The "Hard" overcoat resulting will exhibit the usual properties expected of such a protective outercoat (e.g., hardness, abrasion resistance, non-tacky), be readily cleaned (e.g., of dust, oil, fingerprints, be clear and transparent to λr and exhibit low permeability to contaminants like water vapor, oxygen, etc. Also, it bonds satisfactorily to the "soft pad".
Such a Hard coat material is applied by spin-coating (according to present good practice) or by other suitable techniques known to workers (e.g. in certain instances, spray-coating, dip coating, flow-coating or curtain coating may be feasible alternatives). Radiation-cured acrylic coatings like those detailed below will be understood as apt for most instances.
Workers will understand that, in appropriate instances, other "soft pad" and/or "hard overcoat" materials may be used to effect some or all of the indicated functionality of the preferred embodiments here detailed. For instance, in certain instances the hard overcoat may take the form of a transparent sheet; e.g. or quartz, or a similar glassy material, laminated onto the "soft pad" or vice versa--in some instances the "soft pad" may also serve as the adhesive for the Hard coat.
Expanding on the foregoing, we will next describe a family of materials especially, and surprisingly, apt for use in protective "Hard" overcoatings like those above discussed (e.g. as a supercoating over a "soft pad" on the OD disk of FIGS. 1, 2, etc.). Thereafter, we will describe a preferred novel associated technique for applying such "hard coating" material to an OD disk or like substrate.
This Example is intended to describe the preparation and characteristics of a preferred radiation-cured acrylic hard coating mixture "H-1" as applied to the Sample IV embodiment (on FEP "soft-pad" supercoat over absorber) and also to describe a general method of applying this to a substrate and then curing it in situ; later, further details of a particular preferred method for applying this to a prescribed optical data disk will be described (see description in connection with FIGS. 3 and 4).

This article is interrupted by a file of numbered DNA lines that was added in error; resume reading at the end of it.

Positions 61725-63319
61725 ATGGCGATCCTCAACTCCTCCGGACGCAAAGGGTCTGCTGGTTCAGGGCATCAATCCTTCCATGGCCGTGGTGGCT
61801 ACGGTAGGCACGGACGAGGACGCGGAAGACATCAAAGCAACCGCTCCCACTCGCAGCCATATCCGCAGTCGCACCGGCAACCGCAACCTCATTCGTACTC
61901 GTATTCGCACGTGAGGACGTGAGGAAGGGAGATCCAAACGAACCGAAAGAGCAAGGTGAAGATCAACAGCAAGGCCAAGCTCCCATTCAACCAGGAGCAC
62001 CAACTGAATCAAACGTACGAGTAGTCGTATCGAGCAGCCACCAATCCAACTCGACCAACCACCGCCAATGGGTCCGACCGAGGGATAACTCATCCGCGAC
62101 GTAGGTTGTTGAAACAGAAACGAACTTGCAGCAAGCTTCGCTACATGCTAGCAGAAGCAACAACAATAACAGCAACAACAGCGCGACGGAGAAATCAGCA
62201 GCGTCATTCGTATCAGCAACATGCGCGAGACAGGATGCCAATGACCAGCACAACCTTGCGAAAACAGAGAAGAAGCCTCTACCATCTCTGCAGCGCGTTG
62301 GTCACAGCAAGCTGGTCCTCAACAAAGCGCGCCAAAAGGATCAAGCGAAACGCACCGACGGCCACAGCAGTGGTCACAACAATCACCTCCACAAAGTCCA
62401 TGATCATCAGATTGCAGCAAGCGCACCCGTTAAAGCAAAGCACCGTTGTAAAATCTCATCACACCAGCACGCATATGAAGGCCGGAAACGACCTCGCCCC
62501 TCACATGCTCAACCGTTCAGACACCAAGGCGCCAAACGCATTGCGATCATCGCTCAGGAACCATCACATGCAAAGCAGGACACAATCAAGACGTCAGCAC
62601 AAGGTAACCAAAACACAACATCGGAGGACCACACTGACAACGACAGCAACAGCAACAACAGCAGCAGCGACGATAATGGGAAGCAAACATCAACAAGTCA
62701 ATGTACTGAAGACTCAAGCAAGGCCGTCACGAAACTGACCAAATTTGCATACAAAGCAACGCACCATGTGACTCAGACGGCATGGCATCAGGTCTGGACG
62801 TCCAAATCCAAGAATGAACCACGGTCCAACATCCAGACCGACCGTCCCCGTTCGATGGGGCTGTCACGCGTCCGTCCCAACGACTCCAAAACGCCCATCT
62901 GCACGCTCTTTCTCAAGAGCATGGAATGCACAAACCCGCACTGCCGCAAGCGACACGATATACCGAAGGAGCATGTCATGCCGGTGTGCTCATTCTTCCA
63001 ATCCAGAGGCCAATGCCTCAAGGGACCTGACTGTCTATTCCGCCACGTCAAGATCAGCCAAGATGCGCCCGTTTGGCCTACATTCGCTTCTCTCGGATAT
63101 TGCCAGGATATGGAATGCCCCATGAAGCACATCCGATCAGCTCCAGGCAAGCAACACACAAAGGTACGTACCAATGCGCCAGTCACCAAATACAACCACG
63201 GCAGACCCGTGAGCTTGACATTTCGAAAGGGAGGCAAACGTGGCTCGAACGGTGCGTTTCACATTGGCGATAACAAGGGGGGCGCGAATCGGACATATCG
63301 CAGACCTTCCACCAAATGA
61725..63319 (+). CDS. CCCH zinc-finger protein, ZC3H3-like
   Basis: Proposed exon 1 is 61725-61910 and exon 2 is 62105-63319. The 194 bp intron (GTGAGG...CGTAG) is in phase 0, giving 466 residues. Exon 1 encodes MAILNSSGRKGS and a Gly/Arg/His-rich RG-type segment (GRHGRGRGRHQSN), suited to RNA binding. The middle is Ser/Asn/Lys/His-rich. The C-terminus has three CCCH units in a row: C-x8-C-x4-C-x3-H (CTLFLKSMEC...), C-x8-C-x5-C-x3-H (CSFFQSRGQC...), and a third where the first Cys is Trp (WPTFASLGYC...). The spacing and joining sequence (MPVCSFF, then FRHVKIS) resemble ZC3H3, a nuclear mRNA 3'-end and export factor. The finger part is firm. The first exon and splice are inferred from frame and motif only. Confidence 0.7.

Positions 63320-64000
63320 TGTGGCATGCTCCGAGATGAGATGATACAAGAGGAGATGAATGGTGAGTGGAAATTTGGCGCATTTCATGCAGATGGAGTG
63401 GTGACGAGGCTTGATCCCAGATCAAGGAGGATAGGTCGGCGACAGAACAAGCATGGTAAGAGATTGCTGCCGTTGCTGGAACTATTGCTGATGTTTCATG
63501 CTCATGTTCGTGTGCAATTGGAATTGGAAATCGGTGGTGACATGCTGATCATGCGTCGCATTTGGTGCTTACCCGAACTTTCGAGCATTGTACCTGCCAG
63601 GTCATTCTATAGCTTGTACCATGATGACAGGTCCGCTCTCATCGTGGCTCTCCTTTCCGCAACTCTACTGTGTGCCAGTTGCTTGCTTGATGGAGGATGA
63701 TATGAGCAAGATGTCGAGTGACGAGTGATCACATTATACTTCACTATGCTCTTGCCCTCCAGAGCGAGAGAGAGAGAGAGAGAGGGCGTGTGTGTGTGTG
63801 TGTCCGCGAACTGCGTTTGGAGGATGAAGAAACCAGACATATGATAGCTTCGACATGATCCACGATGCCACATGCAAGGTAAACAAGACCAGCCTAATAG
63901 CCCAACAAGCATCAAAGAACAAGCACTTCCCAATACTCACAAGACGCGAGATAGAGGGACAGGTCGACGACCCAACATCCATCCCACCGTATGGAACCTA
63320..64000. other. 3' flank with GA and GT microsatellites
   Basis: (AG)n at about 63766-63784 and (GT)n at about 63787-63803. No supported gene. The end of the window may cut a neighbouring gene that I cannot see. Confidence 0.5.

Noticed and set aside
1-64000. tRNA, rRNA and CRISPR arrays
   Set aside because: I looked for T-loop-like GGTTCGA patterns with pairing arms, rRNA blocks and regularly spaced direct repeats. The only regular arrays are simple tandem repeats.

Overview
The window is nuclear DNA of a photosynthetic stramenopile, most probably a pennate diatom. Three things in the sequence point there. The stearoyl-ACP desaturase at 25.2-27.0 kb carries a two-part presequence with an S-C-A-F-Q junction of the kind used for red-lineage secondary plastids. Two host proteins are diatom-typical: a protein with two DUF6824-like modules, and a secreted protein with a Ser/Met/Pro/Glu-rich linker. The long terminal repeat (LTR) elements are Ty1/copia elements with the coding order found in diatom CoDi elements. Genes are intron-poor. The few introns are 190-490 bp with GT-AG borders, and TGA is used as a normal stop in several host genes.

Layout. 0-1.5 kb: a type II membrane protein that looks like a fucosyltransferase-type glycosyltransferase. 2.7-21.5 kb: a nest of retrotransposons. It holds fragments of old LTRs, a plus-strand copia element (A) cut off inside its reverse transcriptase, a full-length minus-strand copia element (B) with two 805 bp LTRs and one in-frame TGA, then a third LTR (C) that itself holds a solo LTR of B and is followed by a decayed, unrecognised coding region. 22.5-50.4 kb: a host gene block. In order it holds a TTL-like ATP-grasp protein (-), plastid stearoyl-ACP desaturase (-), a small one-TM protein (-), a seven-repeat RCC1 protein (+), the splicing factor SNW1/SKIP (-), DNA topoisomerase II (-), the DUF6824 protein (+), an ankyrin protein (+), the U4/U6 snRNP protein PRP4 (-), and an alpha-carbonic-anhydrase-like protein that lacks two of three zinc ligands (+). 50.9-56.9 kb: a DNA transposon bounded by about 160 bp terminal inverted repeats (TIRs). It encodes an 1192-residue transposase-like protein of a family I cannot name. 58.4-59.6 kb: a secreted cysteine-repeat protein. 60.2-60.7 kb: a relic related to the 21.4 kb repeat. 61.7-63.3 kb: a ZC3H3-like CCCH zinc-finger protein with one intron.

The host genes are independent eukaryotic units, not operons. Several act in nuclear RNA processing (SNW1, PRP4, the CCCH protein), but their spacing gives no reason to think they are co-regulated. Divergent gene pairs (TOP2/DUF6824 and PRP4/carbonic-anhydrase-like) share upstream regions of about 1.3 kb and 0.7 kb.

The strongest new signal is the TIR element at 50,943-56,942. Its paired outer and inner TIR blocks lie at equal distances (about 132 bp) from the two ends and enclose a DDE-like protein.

Working at room temperature and otherwise standard conditions, the following "Hard overcoat" prepolymer mixture H-1 is prepared, being intended for application as a "Hard" protective overcoating, about 7 mils thick, and having the described characteristics as uniformly spread and cured on a prescribed optical data disk surface. This surface may be understood as comprising a properly-treated aluminum disk substrate (e.g., with smoothing pre-coat thereon) with a tri-layer optical recording matrix superposed thereon, rollowed by a vacuum-evaporated thin, "soft pad" supercoating (of FEP or a like "soft pad" fluoropolymer, evaporated, deposited and repolymerized and about 9500 Å thick). Such a "modified FEP polymer" is, thus, the substrate of choice here.
______________________________________Mix H-1 Parts, by wt. Pref. Range______________________________________Celrad 1700 (Celanese Corp) 120 105 to 135Celrad 3200 (Celanese Corp) 40 35 to 45TMPTA 160 145 to 1752-ethylhexyl acrylate (2-EhA 180 160 to 200"FC-430" (3M Co.) 2.5 2.5Darocure 1173 (E.M. Chemicals) 5 5Total 507.5 453-563______________________________________
The Celrad 1700 will be understood to be an acrylated acrylate of relatively high molecular weight and readily cured by ultraviolet light (as below) when properly initiated. This basic pre-polymer entity is selected to impart the desired toughness, strength and chemical stability to the cured coating over relatively extended service life; and because it very quickly and conveniently cures and yields good clarity; also, like all the other constituents it is preferred here because it is generally low-cost, easy to formulate and apply, and because it yields the desired "archival" protective coating (as mentioned elsewhere).